MyQttSatellite -- MQTT client node to bridge message to commands


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Table of contents

1. What is MyQttSatellite?
2. What does MyQttSatellite do?
3. MyQttSatellite License
4. Are you going to OpenSource MyQttSatellite?
5. How to install MyQttSatellite?
6. MyQttSatellite Upgrade
7. Mapping commands
8. How to generate response commands
9. MyQttSatellite Support

1. What is MyQttSatellite?

Is a client side service daemon that acts as a client to a MQTT broker waiting to receive messages that are translated into commands that are executed in order.
It has a highly concurrent design using #Akka and #Scala but it makes sure messages are processed in order.

It is designed for long-term running, with keep-alive and connection supervision functions so it is always available. It operates with low memory consumption (150MB) in a stable way.

2. What does MyQttSatellite do?

Essentially, it helps to bridge a node running MyQttSatellite with a #MQTT Hub/Broker so it can receive message commands to implement operations and optionally reply with content that is sent to sender-configured topics.

Use cases are:

  • Send node status (temp, disk status, sensor measurements)

  • Provide access to mission critical or sensitive nodes that have sensitive resources that can be exposed by a MQTT API

  • Provide MQTT message termination, traslating them into commands that optionally generate output that can be sent to sender-configured-topics.

3. MyQttSatellite License

MyQttSatellite is FreeWare. You can:

  1. Use it without any cost, any limit.
  2. You can redistribute
  3. It is provided as is, without any expressed or implied warranty
  4. You are not required to make any attribution.

4. Are you going to OpenSource MyQttSatellite?

Yes. It should be very soon.

5. How to install MyQttSatellite?

  1. Download MyQttSatellite:

    > cd /usr/src
    > wget --no-check-certificate https://www.aspl.es/downloads/myqtt-satellite/myqtt-satellite-all-0.2.31.zip

  2. Install with:

    > unzip myqtt-satellite-all-0.2.31.zip
    > ./deploy.sh
    > ./install.sh # ONLY first time myqtt-satellite is installed

  3. Now get into your MyQttHub account and create one or two #MQTT devices to connect to the platform. You can use a single #MQTT device to publish and receive or have two #MQTT devices, one for publishing and one for message reception.

  4. With these MQTT devices created, open your configuration file: /etc/MyQttSatellite/conf/application.conf

    1. Configure host to point to node02.myqtthub.com

    2. Configure reader section to setup reader account.

    # reader configuration to receive messages
    reader {
    enabled = true
    client-id = “clientid”
    username = “username”
    password = “apassword”
    }

    1. Do the same with publisher section. If you are not expecting to publish, disable by setting enabled=false.

    # separate user to publish responses or information

    publisher {
    enabled = true
    client-id = “publisher.clientid”
    username = “publisher.username”
    password = “klasdflkj”
    }

  1. Now configure SMTP settings so you can get notifications about messages executed, inside mail.settings section.

  2. Restart service:

    > systemctl restart myqtt-satellite.service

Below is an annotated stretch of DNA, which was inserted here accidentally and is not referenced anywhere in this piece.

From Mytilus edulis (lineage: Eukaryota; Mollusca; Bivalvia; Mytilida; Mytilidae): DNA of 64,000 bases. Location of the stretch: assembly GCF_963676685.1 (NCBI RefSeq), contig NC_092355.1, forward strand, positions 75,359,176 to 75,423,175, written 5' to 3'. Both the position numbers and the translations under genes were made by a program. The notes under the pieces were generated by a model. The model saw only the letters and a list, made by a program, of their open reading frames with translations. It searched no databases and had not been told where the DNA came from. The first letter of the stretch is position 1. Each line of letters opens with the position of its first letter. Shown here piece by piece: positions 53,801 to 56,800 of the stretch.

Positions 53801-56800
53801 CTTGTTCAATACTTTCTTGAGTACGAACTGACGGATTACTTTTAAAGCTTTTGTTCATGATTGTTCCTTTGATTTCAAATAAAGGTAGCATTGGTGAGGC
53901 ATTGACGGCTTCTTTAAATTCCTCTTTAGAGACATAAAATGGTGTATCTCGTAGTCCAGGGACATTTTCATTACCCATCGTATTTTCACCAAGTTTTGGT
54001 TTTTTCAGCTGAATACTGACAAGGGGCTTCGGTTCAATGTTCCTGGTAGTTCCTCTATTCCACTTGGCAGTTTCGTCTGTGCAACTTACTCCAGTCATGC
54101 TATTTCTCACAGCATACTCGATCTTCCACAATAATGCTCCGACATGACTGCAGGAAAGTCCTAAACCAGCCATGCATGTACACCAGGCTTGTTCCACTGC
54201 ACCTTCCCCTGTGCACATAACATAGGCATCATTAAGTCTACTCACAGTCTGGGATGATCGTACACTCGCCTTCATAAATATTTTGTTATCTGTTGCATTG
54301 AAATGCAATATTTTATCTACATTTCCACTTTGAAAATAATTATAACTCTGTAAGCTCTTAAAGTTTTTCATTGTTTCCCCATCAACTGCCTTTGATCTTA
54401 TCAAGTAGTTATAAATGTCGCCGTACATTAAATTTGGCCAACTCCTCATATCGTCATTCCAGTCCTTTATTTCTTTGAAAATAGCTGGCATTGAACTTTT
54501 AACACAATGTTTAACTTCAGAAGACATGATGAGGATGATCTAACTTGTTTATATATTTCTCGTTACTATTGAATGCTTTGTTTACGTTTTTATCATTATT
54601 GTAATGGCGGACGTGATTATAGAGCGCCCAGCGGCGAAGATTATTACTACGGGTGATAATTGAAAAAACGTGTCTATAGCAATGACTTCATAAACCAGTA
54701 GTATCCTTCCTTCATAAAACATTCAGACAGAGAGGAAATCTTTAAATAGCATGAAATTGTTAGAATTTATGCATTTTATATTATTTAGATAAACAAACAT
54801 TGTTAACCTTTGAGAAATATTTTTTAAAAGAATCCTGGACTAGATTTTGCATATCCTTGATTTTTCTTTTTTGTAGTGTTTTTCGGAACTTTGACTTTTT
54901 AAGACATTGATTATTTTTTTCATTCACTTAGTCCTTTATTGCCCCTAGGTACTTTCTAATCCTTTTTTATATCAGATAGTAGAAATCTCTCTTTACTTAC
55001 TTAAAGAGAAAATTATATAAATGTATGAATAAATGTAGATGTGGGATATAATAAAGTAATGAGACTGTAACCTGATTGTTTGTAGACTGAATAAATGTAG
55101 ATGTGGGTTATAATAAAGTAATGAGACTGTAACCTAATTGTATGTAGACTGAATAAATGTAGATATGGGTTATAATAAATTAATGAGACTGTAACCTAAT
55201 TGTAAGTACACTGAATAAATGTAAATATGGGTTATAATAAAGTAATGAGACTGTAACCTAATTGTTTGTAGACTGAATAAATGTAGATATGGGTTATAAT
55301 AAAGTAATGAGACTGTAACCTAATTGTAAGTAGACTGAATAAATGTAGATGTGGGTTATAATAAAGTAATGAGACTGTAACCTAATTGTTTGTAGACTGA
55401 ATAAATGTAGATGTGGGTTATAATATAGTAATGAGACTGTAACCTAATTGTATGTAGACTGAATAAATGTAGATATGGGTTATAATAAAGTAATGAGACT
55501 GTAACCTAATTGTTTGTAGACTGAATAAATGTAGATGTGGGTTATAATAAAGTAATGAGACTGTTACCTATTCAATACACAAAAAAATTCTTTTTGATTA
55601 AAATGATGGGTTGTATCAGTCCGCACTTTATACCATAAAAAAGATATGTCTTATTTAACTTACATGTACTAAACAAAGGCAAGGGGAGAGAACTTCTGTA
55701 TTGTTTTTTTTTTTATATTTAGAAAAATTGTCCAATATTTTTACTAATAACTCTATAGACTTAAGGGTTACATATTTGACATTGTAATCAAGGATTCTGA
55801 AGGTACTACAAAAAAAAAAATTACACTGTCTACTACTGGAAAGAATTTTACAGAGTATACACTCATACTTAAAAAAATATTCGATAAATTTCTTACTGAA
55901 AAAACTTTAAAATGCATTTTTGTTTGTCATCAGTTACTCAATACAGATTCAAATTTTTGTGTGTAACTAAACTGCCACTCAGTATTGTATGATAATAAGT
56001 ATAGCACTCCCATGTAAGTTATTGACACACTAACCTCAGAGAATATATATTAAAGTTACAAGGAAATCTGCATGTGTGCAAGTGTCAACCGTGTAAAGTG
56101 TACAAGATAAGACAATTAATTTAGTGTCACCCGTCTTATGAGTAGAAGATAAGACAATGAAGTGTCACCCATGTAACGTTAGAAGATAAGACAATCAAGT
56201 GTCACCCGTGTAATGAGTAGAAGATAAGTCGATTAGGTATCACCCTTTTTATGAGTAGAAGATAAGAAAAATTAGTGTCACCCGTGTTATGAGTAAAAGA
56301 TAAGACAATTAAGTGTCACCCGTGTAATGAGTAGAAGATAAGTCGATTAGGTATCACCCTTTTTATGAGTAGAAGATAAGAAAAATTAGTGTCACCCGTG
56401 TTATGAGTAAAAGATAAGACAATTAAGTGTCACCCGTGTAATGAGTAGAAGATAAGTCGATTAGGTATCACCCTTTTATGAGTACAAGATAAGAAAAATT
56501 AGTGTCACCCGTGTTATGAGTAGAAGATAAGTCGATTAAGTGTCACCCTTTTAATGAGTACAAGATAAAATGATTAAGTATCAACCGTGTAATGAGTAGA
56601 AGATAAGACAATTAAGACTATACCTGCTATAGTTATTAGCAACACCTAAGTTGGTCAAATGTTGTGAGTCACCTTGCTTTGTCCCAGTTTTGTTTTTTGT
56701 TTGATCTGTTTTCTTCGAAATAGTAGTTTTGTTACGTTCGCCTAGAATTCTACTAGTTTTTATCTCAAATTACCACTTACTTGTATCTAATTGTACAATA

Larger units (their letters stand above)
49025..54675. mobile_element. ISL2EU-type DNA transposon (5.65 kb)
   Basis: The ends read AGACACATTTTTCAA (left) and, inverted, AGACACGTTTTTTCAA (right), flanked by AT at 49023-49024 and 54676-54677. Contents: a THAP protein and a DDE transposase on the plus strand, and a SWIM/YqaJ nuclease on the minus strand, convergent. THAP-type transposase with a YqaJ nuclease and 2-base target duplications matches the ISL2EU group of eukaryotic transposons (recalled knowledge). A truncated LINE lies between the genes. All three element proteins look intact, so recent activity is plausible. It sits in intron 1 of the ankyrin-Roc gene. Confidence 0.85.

After that, check logs by running the following to see if it is working without errors:

    > tail -f /var/log/syslog /var/log/myqtt-satellite.log

6. MyQttSatellite Upgrade

Assuming you already have a working MyQttSatellite, just download new release as usual, unpack, deploy and restart. Here is how:

  1. Download MyQttSatellite as usual:

    > cd /usr/src
    > wget --no-check-certificate https://www.aspl.es/downloads/myqtt-satellite/myqtt-satellite-all-NEW-VERSION.zip

  2. Deploy upgraded version with:

    > unzip myqtt-satellite-all-NEW-VERSION.zip
    > ./deploy.sh

  3. Restart service:

    > systemctl restart myqtt-satellite.service

7. Mapping commands

Inside configuration file /etc/MyQttSatellite/conf/application.conf you will find the following section that explains how to map MQTT messages to commands:

# Command mapper : defines how subscriptions are mapped to commands
# Syntax:
#    <subscription>  ->   <command>
#
# Inside <commnad> can be configured any command that uses:
#
#   - <messageFile> : file where message body was received
#   - <topic> : topic for message received
#   - <qos> : message received QoS
#
command-mapper = [
    "pas/events/# -> myqtt_myqtt_worker.py --file <messageFile>"
]

The idea is very straightforward: a preference string list where each item maps a subscription MQTT filter to a command that can use <messageFile>, <qos> and/or <topic> to produce a final complete command that will be executed, in order, by MyQttSatellite.

We mean “in order” because if several messages are received, they are handled concurrently but execution in a blocking-serial manner.

Default example describes a single command that maps: pas/events/# to command myqtt_myqtt_worker.py --file <mesageFile>.

That is, any MQTT message received matching with topic filter pas/events/# will run that command.

Remember that after configuring any mapping, you have to restart MyQttSatellite.

8. How to generate response commands

In case you need to run a query service (request-reply), make your command to generate an output with the following format:

X-Publish-Reply-To-Topic: <topic>

<message content>

That is, MIME format, where we generate X-Publish-Reply-To-Topic header along with content.
This will be detected by MyQttSatellite creating a PUBLISH message to the provided topic using commands’ output.

9. MyQttSatellite Support

Bug reports, problems and help needed, please use this forum: open a topic explaining your case.


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